Barcelona back under lockdown as virus cases surge

The new restrictions came barely four weeks after Spain ended its state of emergency when its 47 million residents were subjected to one of the world’s toughest lockdowns. (File/AFP)
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Updated 18 July 2020

Barcelona back under lockdown as virus cases surge

  • The Catalan regional government urged nearly four million residents of metropolitan Barcelona to stay home unless absolutely necessary, banning gatherings of over 10 people and shutting cinemas, theaters and nightclubs
  • The new restrictions came barely four weeks after Spain ended its state of emergency when its 47 million residents were subjected to one of the world’s toughest lockdowns

BARCELONA: Barcelona’s streets were largely empty on Saturday, with millions of people instructed to stay at home as new coronavirus restrictions came into effect following a spike in the number of infections in the region over the past week.
“It’s a disaster,” wails Maria Quintana, looking at her empty bar terrace by the Sagrada Familia in Spain’s second city where the number of new cases has tripled to 800 in a week.
In an announcement on Friday, the Catalan regional government urged nearly four million residents of metropolitan Barcelona to stay home unless absolutely necessary, banning gatherings of over 10 people and shutting cinemas, theaters and nightclubs.
“We’d just started to see things coming back to life with the arrival of a few foreign tourists, so this is a step backwards,” said Quintana, who has been in the restaurant business for 35 years.
With a ban on counter service, there are no stools at the bar, and there were no customers outside either, where the tables were well spaced.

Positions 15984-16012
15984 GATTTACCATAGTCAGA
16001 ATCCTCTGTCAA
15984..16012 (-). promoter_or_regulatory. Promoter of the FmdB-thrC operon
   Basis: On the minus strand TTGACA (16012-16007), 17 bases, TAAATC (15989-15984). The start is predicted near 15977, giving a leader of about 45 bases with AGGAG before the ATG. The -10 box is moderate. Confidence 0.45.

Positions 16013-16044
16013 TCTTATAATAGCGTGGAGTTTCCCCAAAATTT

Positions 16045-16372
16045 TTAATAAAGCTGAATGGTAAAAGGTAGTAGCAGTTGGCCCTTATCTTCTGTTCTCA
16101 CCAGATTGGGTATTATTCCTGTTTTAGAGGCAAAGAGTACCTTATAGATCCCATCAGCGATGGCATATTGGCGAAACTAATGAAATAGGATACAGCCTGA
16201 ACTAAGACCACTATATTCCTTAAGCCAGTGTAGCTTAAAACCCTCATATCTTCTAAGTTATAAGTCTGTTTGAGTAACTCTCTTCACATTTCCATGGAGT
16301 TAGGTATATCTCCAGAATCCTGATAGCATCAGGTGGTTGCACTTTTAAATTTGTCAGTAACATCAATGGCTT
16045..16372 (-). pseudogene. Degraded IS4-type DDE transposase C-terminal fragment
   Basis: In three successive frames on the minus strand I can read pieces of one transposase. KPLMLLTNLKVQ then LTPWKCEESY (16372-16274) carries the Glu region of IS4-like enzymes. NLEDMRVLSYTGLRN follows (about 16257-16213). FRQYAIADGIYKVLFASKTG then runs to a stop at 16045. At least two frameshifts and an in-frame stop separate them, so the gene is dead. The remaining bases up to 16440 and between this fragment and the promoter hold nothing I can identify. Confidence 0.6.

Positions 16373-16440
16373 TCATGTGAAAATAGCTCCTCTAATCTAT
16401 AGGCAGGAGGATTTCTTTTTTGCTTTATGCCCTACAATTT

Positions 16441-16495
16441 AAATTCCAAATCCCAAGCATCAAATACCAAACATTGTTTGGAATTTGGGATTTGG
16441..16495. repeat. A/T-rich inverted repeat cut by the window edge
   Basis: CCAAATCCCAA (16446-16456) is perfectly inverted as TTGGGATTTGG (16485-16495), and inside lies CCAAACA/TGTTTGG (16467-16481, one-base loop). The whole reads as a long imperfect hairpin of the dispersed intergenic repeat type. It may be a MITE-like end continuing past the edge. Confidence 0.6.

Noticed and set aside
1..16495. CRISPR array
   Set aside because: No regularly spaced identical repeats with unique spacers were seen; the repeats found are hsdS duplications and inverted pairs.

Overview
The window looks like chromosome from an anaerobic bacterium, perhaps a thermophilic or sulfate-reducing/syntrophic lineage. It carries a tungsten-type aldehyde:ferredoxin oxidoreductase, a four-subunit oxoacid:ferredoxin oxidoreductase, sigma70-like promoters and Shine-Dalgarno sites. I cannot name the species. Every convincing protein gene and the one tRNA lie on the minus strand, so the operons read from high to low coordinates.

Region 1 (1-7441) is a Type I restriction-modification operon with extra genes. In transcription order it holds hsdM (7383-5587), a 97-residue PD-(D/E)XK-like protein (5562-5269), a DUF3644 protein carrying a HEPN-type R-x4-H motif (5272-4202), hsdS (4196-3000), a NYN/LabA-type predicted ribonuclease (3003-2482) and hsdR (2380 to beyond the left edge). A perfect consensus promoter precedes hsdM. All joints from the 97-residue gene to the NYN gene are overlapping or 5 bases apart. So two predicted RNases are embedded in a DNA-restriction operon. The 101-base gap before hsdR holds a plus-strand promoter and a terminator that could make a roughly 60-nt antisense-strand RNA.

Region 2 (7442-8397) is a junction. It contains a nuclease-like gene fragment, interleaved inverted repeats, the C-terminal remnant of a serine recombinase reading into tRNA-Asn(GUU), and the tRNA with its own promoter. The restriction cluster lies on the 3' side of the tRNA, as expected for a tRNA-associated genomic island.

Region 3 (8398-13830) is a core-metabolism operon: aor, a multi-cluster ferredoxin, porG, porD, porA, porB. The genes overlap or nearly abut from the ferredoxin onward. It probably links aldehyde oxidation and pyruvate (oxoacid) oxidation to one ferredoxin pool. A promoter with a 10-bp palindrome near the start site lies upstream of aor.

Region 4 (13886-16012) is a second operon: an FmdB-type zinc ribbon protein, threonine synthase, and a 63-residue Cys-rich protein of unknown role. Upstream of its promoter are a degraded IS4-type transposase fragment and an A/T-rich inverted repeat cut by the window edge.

“If they impose another lockdown and force us to close, I will drop the blind, but it might as well be dropping the blade of a guillotine on my own neck because we won’t be able to survive,” the bar owner said.
The new restrictions came barely four weeks after Spain ended its state of emergency when its 47 million residents were subjected to one of the world’s toughest lockdowns to slow the spread of a virus that has killed more than 28,400 people in the country.
The national lockdown, which also saw Spain’s borders closed, caused huge economic damage, particularly to the tourism sector which had hoped to recoup some of its losses over the summer.
But by Saturday morning, there were barely any tourists outside the Sagrada Familia, one of Spain’s most-visited landmarks, and most of those were unaware of the new restrictions.
“There are not lot of people in the street, but we did not know,” said 23-year-old Karolina Kapounova from the Czech Republic, sweating behind a face mask which is now obligatory in public at all times in most of Spain’s regions.
“I don’t think we will change our schedule... But with (your) mouth covered all the time and the heat, it’s a bit bothersome.”
“You see some tourists but only a few of them. And then they come and see that the Sagrada Familia is shut and that the bus isn’t working,” says Joan Lopez, 39, who runs a kiosk opposite the imposing basilica.
Although the city “needs tourism like the air that we breathe,” Lopez said he is relieved the authorities are taking strict measures to reduce the virus.
“People don’t listen to recommendations,” he said.
“Today the city seems empty, but that’s because they all went away for the weekend... before they shut us in.”
Although the regional government asked residents not to leave for second homes, traffic authorities registered the departure of 350,000 vehicles heading for nearby coastal areas.
“It’s a mistake,” warned Dr. Jacobo Mendioroz, the region’s COVID chief, in remarks to the Rac1 radio station.
“The next step will be (mandatory) home confinement.”
Olga Torres, who is having a drink with a friend on a bar terrace, hopes it will not come to that.
“It’s not funny, the thought that they could lock us down again, but I think they’ll consider it very carefully because, economically, it would spell catastrophe,” said Torres, 55.
The surge in new cases has led to fierce criticism of Catalonia’s pro-independence regional government for not being better prepared.
During the lockdown, the Catalan leadership had bitterly criticized the central government in Madrid, insisting they would have done a much better job if they had been independent.